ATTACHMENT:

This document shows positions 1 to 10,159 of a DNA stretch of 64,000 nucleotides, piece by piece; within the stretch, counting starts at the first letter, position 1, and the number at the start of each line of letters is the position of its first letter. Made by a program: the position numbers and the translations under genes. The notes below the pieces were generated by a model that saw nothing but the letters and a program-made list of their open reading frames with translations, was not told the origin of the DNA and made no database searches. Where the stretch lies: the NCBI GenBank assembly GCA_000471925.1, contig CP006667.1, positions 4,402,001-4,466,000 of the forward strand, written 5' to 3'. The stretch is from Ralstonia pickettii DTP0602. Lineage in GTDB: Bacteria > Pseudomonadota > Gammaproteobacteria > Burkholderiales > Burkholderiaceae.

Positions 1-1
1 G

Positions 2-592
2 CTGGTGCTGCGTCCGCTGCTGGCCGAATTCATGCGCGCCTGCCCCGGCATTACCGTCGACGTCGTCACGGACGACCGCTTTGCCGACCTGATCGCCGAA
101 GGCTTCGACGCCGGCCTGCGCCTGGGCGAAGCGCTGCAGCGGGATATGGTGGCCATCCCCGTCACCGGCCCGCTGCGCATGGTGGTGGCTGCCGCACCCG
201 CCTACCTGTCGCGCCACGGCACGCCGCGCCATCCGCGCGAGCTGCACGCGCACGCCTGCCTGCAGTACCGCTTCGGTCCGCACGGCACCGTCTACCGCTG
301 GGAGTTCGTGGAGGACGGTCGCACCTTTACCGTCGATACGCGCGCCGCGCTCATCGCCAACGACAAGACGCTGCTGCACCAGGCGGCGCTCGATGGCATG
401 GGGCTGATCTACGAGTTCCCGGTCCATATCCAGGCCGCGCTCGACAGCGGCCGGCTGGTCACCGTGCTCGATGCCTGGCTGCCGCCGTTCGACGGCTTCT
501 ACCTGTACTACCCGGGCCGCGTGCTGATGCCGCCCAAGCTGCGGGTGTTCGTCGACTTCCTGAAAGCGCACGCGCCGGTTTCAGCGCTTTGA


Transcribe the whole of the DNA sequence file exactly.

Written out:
This document shows positions 1 to 10,159 of a DNA stretch of 64,000 nucleotides, piece by piece; within the stretch, counting starts at the first letter, position 1, and the number at the start of each line of letters is the position of its first letter. Made by a program: the position numbers and the translations under genes. The notes below the pieces were generated by a model that saw nothing but the letters and a program-made list of their open reading frames with translations, was not told the origin of the DNA and made no database searches. Where the stretch lies: the NCBI GenBank assembly GCA_000471925.1, contig CP006667.1, positions 4,402,001-4,466,000 of the forward strand, written 5' to 3'. The stretch is from Ralstonia pickettii DTP0602. Lineage in GTDB: Bacteria > Pseudomonadota > Gammaproteobacteria > Burkholderiales > Burkholderiaceae.

Positions 1-1
1 G

Positions 2-592
2 CTGGTGCTGCGTCCGCTGCTGGCCGAATTCATGCGCGCCTGCCCCGGCATTACCGTCGACGTCGTCACGGACGACCGCTTTGCCGACCTGATCGCCGAA
101 GGCTTCGACGCCGGCCTGCGCCTGGGCGAAGCGCTGCAGCGGGATATGGTGGCCATCCCCGTCACCGGCCCGCTGCGCATGGTGGTGGCTGCCGCACCCG
201 CCTACCTGTCGCGCCACGGCACGCCGCGCCATCCGCGCGAGCTGCACGCGCACGCCTGCCTGCAGTACCGCTTCGGTCCGCACGGCACCGTCTACCGCTG
301 GGAGTTCGTGGAGGACGGTCGCACCTTTACCGTCGATACGCGCGCCGCGCTCATCGCCAACGACAAGACGCTGCTGCACCAGGCGGCGCTCGATGGCATG
401 GGGCTGATCTACGAGTTCCCGGTCCATATCCAGGCCGCGCTCGACAGCGGCCGGCTGGTCACCGTGCTCGATGCCTGGCTGCCGCCGTTCGACGGCTTCT
501 ACCTGTACTACCCGGGCCGCGTGCTGATGCCGCCCAAGCTGCGGGTGTTCGTCGACTTCCTGAAAGCGCACGCGCCGGTTTCAGCGCTTTGA